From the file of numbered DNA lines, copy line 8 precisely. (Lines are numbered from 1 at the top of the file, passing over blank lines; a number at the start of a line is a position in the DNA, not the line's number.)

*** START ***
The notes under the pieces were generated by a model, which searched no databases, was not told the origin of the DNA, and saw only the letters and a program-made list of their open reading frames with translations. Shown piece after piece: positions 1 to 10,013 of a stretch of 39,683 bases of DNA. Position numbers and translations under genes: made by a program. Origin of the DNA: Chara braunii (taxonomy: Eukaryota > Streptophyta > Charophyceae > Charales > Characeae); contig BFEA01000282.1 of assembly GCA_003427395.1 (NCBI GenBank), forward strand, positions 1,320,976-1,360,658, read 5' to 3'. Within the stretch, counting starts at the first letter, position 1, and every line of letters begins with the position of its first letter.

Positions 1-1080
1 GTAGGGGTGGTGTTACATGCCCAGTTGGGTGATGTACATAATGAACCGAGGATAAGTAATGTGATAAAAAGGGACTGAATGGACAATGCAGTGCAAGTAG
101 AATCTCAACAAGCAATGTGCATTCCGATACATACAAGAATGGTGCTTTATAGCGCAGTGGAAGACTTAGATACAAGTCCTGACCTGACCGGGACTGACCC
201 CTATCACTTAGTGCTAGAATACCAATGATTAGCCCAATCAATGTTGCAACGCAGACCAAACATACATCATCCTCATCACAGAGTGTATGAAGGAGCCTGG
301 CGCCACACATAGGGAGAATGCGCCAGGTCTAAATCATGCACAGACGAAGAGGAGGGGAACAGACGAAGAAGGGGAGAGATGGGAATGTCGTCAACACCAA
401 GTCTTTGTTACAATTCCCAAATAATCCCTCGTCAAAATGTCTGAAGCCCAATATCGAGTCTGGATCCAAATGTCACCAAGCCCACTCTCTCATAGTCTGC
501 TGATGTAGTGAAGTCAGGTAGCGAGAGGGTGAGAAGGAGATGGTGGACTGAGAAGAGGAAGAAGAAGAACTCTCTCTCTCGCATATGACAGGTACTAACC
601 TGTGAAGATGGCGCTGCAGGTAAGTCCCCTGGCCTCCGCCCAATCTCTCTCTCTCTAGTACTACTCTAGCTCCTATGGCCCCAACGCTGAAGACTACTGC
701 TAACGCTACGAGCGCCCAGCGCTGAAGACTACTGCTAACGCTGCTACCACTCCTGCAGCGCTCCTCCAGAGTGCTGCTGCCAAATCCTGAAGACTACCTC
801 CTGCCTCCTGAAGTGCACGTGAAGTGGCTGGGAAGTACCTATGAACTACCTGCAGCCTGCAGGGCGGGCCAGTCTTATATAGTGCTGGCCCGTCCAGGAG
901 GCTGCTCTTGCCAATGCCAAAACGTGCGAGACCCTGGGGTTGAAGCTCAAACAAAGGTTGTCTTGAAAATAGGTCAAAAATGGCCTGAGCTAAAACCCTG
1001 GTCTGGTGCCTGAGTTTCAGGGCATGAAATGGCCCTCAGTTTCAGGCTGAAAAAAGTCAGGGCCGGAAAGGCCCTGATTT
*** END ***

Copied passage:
501 TGATGTAGTGAAGTCAGGTAGCGAGAGGGTGAGAAGGAGATGGTGGACTGAGAAGAGGAAGAAGAAGAACTCTCTCTCTCGCATATGACAGGTACTAACC